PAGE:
In documents, a widow is the last line of a paragraph that appears by itself at the top of a page. An orphan is the first line of a paragraph left to fend for itself at the bottom of a page. To readers, a widow or an orphan can easily be confused with a subhead. For years, typographers and graphic designers have done everything possible to eliminate widows and orphans.
You rarely see a widow or an orphan in a Word document, because Word includes a feature called Widow/Orphan control. If Word encounters a paragraph that will be split at the bottom of the page, separating one line from all the rest, Word automatically makes sure that the entire paragraph prints together. For example, it moves the potentially orphaned line to the top of the next page with the rest of its "family."
Widow/Orphan Control is one of four Pagination settings Word provides in the Line and Page Breaks tab of the Paragraph dialog box (see Figure 4.17). You can use these settings to make sure that your page breaks don't unnecessarily interrupt or inconvenience your readers.
Although Widow/Orphan Control is turned on by default, the other three settings are turned off unless you check them.
As with the other paragraph formatting elements you've seen, you can apply Pagination controls to a specific paragraph or paragraphs you select, or you can select the entire document and apply them universally. You can also include Pagination controls in styles so that they can be used automatically throughout your document.
The various settings available are as listed here:
Keep Lines Together. Whereas Widow/Orphan Control prevents page breaks that leave single lines by themselves, Keep Lines Together prevents all page breaks that interrupt paragraphs. When a page break is needed, Word simply jumps the entire paragraph to the next page. Keep Lines Together can be especially handy in tables, where it prevents a few lines of a table (or, worse, parts of a single table row) from jumping onto the next page by themselves.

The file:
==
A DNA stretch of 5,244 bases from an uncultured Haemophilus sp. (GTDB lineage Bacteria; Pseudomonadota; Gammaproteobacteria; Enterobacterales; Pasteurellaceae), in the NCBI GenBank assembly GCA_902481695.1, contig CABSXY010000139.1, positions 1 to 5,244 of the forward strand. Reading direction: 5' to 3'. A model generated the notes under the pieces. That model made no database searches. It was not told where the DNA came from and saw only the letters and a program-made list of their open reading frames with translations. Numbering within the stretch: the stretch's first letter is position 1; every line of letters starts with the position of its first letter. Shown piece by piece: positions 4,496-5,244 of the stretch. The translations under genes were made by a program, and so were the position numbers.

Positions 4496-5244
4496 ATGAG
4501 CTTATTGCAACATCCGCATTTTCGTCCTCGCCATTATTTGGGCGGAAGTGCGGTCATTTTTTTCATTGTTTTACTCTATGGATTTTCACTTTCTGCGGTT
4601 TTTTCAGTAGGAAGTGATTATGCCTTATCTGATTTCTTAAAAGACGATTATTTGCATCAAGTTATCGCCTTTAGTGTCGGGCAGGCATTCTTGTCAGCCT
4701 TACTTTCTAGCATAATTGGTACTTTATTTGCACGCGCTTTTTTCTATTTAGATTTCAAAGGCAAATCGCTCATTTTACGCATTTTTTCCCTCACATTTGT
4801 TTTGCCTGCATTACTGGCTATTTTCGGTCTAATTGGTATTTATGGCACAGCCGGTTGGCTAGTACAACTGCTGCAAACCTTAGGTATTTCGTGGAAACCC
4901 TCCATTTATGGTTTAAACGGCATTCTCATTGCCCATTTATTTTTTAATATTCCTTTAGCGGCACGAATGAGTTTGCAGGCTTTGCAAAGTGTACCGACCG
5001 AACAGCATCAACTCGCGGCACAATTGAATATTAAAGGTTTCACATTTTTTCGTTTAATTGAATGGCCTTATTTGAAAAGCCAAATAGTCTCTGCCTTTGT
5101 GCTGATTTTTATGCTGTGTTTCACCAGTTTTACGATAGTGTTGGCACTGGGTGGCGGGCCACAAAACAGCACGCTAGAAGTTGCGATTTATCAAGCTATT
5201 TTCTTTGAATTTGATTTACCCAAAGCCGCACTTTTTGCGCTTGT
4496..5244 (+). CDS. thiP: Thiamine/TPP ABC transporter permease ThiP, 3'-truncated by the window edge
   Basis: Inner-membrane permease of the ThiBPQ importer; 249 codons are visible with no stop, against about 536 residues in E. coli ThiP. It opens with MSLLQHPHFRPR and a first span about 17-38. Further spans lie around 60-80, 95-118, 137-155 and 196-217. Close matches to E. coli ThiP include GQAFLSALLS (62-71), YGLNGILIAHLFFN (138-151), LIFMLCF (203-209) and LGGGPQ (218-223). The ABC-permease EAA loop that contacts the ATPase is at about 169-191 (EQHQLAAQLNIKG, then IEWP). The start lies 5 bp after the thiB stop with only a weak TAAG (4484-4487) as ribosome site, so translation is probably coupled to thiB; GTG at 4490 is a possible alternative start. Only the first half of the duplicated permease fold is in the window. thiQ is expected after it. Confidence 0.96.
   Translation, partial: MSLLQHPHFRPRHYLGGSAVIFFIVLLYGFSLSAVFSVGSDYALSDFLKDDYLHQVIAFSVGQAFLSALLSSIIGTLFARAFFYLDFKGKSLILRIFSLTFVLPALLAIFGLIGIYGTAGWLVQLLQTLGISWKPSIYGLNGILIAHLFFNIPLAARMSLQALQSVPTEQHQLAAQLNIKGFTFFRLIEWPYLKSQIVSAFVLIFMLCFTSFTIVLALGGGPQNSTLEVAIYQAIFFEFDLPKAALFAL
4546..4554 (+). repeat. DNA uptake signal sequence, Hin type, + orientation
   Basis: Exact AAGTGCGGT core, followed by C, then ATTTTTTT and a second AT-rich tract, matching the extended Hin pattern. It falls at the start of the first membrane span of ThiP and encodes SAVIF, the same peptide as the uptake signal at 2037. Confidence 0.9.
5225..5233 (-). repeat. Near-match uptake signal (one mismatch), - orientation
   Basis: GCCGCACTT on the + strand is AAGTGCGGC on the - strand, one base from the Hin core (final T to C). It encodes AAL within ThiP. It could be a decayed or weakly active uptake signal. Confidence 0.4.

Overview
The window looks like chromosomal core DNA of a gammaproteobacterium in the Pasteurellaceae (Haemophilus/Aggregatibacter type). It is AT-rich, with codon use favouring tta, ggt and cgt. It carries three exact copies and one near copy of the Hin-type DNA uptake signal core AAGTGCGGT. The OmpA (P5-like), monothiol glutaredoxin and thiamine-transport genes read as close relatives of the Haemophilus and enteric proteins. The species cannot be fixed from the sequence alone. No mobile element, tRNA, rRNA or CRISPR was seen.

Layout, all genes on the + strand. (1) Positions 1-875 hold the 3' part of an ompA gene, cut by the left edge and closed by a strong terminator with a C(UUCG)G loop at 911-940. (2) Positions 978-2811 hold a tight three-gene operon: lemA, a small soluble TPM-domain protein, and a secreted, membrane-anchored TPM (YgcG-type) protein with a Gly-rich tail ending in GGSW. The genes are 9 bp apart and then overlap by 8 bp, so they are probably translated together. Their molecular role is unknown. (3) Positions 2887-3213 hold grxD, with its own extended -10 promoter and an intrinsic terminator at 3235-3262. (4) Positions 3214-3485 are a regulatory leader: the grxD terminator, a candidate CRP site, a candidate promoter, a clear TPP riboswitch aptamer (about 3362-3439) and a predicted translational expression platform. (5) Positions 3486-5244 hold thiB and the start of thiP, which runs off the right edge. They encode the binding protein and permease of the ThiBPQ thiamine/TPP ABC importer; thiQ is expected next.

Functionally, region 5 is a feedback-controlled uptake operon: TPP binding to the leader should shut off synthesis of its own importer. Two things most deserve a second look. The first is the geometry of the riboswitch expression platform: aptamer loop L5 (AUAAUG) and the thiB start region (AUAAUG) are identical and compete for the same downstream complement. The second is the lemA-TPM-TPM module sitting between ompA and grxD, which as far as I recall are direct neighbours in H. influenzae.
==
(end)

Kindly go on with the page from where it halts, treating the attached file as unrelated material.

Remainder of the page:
Keep with Next. Sometimes you have two paragraphs that must stay together. For example, you might have a figure caption that needs to stay with an accompanying table. Or you might have space on a contract for signatures that need to be on the same page as other contract clauses.
Page Break Before. This option forces a manual page break before a paragraph. You might use this feature if you expect a paragraph to create pagination problems and you're not sure that Word will handle them properly.
If you have a document that must have one paragraph on each page, use Page Break Before rather than manual page breaks. It's quicker, easier to keep consistent, and easier to change if necessary.
Pagination controls don't apply to Web pages, which by definition consist of only one page apiece.
To learn more about line numbering, see "Using Line Numbering," p. 172.